The Children of Hebe: Finding your voice


Miguel Cole

Youth are reckless, careless and naive. That’s the stigma our elders have placed on us for generations.

For too long, youth have not had a say in the decisions that impact them. We have been locked out of the important meetings because it was decided that we are not yet capable of understanding how to handle such matters.

This seems invalid. Young people offer a fresh perspective — one that challenges old and trusted traditions. Very few people are open to changing the way things are, which is why the door is closed on us.

Instead of waiting for the opportunity for us to enact change, we must take it. We have to find our voice and use it against everyone who shut the door on us, everyone who made the decisions for us and everyone who thinks we are too young to know what’s best. We can’t wait for someone else to decide when we’re ready.

It’s not impossible. Youth have found their voices, taking charge and succeeding many times throughout history.

They’ve been essential in various activist movements, like the Greensboro sit-ins and university uprisings. From Tiananmen Square and Vietnam War protests to marching against gun violence and for black lives, young people have stood and spoken up.

These were instances when youth were on the front lines, sometimes even risking their lives, in order to change a world their elders could not.

This was not an easy thing to do. It’s hard to find your voice but once you do, it’s surprising how much power your voice can have. This can only be tapped into if you choose to use it.

Some have grown complacent in their bubble, where issues that don’t directly affect them simply don’t exist. It is a bubble where a voice isn’t imperative to self-preservation. In this bubble, the privilege to turn a blind eye lives.

However, we must remember what Martin Luther King Jr. once said, “Whatever affects one directly, affects all indirectly.”

We will inherit this earth, together — a world in dire need of help in more ways than one. If we don’t step out of our bubble and enact change where change is needed, this world will die. Our children and grandchildren will live in a world riddled with the ruins and shambles of our silence.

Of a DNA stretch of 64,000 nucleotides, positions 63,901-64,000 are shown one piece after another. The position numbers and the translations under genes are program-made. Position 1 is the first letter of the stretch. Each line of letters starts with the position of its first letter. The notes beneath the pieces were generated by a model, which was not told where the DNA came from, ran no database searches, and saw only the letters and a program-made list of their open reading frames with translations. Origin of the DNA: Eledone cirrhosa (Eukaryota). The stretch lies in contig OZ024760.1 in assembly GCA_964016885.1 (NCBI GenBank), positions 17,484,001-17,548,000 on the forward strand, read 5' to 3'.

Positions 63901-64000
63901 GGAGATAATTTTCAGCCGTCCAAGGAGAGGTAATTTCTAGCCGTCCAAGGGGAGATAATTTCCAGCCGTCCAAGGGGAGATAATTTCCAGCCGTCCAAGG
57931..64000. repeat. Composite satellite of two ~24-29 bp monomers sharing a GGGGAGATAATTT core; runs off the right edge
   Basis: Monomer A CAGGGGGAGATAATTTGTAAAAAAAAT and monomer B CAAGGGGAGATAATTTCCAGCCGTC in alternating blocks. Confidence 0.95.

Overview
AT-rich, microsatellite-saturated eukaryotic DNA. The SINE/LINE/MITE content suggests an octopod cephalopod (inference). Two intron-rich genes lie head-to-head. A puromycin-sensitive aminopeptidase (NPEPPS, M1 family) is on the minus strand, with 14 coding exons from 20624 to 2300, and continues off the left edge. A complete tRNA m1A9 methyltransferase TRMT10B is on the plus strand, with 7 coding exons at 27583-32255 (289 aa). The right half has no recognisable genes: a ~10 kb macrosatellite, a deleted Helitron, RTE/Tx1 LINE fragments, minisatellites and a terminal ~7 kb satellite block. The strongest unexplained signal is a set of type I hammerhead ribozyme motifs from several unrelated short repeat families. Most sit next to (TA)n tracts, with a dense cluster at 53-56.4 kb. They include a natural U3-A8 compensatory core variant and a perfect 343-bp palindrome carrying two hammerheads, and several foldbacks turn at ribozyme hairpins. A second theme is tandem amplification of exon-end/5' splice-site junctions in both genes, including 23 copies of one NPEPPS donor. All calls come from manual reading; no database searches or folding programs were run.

There are many issues in today’s world that will affect tomorrow’s. These issues are present in nearly all aspects of society, from environmental to social, economic to political and cultural to sustainable. We cannot sit idly by as our future is crafted for us. After all, it is our future, not anyone else’s.

There will be opposition, people who will try to demean our integrity. Authority will attempt to silence us. But if we stand with our feet planted firmly, our heads held high and voices unmatched, we will not bow.

The floor is now ours. We have the power to find what kind of change is important to us and do what we can to improve our lives and the lives of others. The only thing that can stop us is ourselves. Once we find our voice, our greatest enemy is no longer the people in charge, it’s ourselves.

We must take some time, think about overlapping passions, listen to the world around and understand that our greatest power is how different each voice is.

Miguel Cole, ’21, is a columnist for The Brown and White. He can be reached at [email protected]

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1 Comment

  1. “Hebe” is interesting goddess choice given we are in the middle of the Ten Days of Repentance for Jews from Rosh Hashanah to Yom Kippur ending Sept 19th. Is this a coincidence or a slur?

    The writer could have used the goddesses Roman equivalent name “Juventas”.

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